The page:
Marijuana is illegal under federal law and, until very recently, this was the end of the discussion. However, marijuana has become decriminalized state by state, making the status of users in the workplace confusing and creating a challenge for HR professionals across the country.
On November 16, 2018, Commonwealth Payroll & HR hosted a webinar discussing these changes and the various workplace approaches to them. The webinar was posted by Sara Borsten, PHR. The webinar was recorded and is available to view until May 15, 2019.
It’s important to note at the outset that marijuana cultivation, possession, and sale are still illegal. While state laws have decriminalized the consumption of marijuana, states cannot prevent the federal government from enforcing federal law.
Employment and Recreational Use
Recreational marijuana use is now legal in 10 states and in Washington, DC. It’s legal in Alaska, Washington (state), Oregon, California, Nevada, Colorado, Michigan, Massachusetts, Maine, and Vermont. In some states that allow legal recreational use (such as Maine), it’s illegal to base employment decisions on marijuana use away from the office. This has prompted other employers in states with legal recreational use to stop, or at least re-consider, pre-employment testing for marijuana use.
Employment and Medicinal Use
Marijuana is legal for medicinal use, but not recreational use, in over twenty states. However, there are huge variances in who is eligible to use medicinal marijuana legally. For example, West Virginia and a few other states only allow marijuana infused products to be used for medicinal purposes. Other states limit the use of medical marijuana to patients with certain illnesses. Because of the wide variance in laws, it’s believed that medicinal marijuana will be subject to lawsuits and further legislation. For the time being, however, it remains a thorny issue.
There are some states that have written protection into law for users of medicinal marijuana, explicitly making it illegal for employers to discriminate on this basis. The ADA does not require employers to provide reasonable accommodation for users of medicinal marijuana. That being said, HR experts suggest that employers in states that allow medicinal marijuana give all employees requesting an accommodation the same consideration.
The patchwork of state laws regarding marijuana have made for a challenging environment for employers. Because of this, the burden of interpreting the conflict between federal and state laws rests on the shoulders of employers. HR professionals are advised to work with employers to develop a marijuana policy and to clearly convey it to employees.
When formulating a marijuana policy, employers should consider their company culture, as well as industry norms, job duties and safety issues. For instance, the recreational use of marijuana may be less acceptable in a medical setting or a conservative accounting firm than in a graphic design studio.
Your marijuana policy can prohibit the use of marijuana on the premises, even if your state allows for the recreational or medicinal use of marijuana. Employers aren’t obliged to compromise on safety when it comes to the use of medicinal marijuana any more than they would be for an employee who needs to use strong painkillers or other medicine with side effects that may impair the safe function of machinery or vehicles. In the case of medical marijuana, it’s wise for employers to follow the same reasonable accommodation procedure for all employees.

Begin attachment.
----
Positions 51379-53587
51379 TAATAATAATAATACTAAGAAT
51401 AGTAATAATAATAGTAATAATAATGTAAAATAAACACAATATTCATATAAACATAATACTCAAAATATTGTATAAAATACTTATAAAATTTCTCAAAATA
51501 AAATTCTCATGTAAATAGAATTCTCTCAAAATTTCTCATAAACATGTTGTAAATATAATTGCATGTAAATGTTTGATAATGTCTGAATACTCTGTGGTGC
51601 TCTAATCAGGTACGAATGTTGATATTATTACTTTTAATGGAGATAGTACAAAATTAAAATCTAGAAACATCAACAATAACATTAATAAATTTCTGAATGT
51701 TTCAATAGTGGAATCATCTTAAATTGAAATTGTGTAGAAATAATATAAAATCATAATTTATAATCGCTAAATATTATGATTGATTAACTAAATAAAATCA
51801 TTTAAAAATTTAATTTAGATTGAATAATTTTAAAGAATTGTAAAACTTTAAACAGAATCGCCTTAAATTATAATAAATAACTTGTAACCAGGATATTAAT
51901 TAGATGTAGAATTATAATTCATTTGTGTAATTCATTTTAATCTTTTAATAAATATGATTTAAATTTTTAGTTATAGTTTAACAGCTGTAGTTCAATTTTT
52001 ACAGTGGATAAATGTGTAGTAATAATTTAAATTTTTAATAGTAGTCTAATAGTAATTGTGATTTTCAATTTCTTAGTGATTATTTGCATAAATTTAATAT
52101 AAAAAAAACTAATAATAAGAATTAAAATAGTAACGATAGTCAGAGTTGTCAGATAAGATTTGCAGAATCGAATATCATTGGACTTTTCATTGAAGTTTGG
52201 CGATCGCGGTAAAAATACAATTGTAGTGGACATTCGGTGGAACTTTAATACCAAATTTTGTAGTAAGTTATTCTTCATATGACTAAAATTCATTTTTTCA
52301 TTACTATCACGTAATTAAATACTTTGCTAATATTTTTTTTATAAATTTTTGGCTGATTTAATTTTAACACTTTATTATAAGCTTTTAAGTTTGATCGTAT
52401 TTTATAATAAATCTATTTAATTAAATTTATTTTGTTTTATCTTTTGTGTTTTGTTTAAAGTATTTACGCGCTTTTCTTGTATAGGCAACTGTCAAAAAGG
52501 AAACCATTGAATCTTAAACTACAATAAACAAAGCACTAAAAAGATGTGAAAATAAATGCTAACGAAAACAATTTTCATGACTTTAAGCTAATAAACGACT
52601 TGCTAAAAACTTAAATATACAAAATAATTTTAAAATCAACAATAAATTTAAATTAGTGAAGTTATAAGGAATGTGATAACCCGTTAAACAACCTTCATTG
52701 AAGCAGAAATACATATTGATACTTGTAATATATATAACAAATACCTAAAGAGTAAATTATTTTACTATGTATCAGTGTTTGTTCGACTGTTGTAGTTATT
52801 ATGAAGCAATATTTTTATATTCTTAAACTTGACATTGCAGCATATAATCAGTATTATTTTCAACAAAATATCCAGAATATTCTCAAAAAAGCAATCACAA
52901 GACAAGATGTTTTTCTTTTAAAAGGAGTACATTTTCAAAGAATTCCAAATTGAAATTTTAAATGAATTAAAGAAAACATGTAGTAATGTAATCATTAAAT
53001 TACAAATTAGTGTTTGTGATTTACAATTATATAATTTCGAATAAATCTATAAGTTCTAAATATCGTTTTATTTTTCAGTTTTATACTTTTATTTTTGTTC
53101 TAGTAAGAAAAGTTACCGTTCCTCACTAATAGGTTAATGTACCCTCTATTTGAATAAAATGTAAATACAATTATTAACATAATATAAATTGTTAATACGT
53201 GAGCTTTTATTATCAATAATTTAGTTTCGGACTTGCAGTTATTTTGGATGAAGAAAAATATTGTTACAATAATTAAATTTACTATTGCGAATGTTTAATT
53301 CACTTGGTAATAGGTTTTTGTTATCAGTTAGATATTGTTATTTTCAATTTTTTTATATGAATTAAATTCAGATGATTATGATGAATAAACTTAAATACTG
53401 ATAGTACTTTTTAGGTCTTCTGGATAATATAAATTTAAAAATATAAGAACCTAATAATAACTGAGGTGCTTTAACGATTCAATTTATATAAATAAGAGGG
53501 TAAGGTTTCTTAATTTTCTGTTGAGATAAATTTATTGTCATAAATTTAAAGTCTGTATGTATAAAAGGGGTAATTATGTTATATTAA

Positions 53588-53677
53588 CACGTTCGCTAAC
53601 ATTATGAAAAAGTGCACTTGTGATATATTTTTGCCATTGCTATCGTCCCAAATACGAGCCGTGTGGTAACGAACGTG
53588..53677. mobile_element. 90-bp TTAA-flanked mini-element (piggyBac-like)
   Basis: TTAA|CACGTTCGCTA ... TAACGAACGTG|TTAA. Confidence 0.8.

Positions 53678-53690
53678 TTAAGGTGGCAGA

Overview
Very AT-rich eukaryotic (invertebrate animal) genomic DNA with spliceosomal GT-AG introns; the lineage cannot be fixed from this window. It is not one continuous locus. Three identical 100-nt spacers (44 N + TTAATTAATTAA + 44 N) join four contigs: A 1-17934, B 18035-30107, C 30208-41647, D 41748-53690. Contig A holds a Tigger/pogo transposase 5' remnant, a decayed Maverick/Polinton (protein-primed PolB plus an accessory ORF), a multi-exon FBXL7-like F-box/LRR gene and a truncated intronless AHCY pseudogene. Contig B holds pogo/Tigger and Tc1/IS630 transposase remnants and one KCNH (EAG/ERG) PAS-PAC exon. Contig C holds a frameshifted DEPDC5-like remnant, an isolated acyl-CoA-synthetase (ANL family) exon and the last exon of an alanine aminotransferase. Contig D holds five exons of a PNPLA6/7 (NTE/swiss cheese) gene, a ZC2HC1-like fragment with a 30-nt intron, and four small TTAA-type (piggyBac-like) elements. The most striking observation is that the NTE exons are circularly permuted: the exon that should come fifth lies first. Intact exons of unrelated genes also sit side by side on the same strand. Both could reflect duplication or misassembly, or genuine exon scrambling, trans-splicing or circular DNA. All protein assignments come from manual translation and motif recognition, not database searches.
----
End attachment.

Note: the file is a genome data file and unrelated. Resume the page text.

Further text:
Increasingly, states have placed restrictions on pre-employment drug testing. At the same time, marijuana use has become increasingly common. At a time of low unemployment, employers are choosing to simply stop testing for marijuana. Regardless of how your company chooses to approach marijuana use among employees, make sure your testing procedures are consistent. If your company chooses to not perform pre-employment tests for marijuana but does choose to include it in post-accident testing, make sure that your testing facility is aware of this. You should also have your policy spelled out clearly in any documentation provided to the applicant or employee prior to testing.
If your company uses drug testing, it’s important that you have a contingency plan in place for appeals. Work with your test provider to discuss what happens when an employee has a positive test result. How are the results confirmed? Is there a medical review? Can the results be challenged or appealed? Once you have these questions answered, you should work with your staff to determine the next steps.
After an applicant or employee has tested positive for marijuana, how should the issue be addressed? Your company needs to spell out prohibited behavior very clearly and make sure that it’s been explained to everyone involved.
There are companies for which a drug policy has already been set up. Any organization that gets a federal contract over $100,000 is subject to the Drug Free Workplace Act and must discourage drug use among employees, whether recreational or medicinal, regardless of state law. There are other industries that are subject to similar restrictive laws. Additionally, drug testing is a mandatory subject of collective bargaining. If your company has any unionized employees, you should review your Collective Bargaining Agreement prior to making any changes to your company’s drug policy.
Whatever approach your company takes to the use of marijuana, it’s important to work with your company’s HR administration to make sure that the policy is conveyed clearly and applied consistently throughout your company. Be sure to review your employment application and to train your managers in how to answer questions about your company’s policy on drug use.
For more information on how Commonwealth Payroll & HR can work with you on your strategic human resources planning, call us today at 877-245-1159.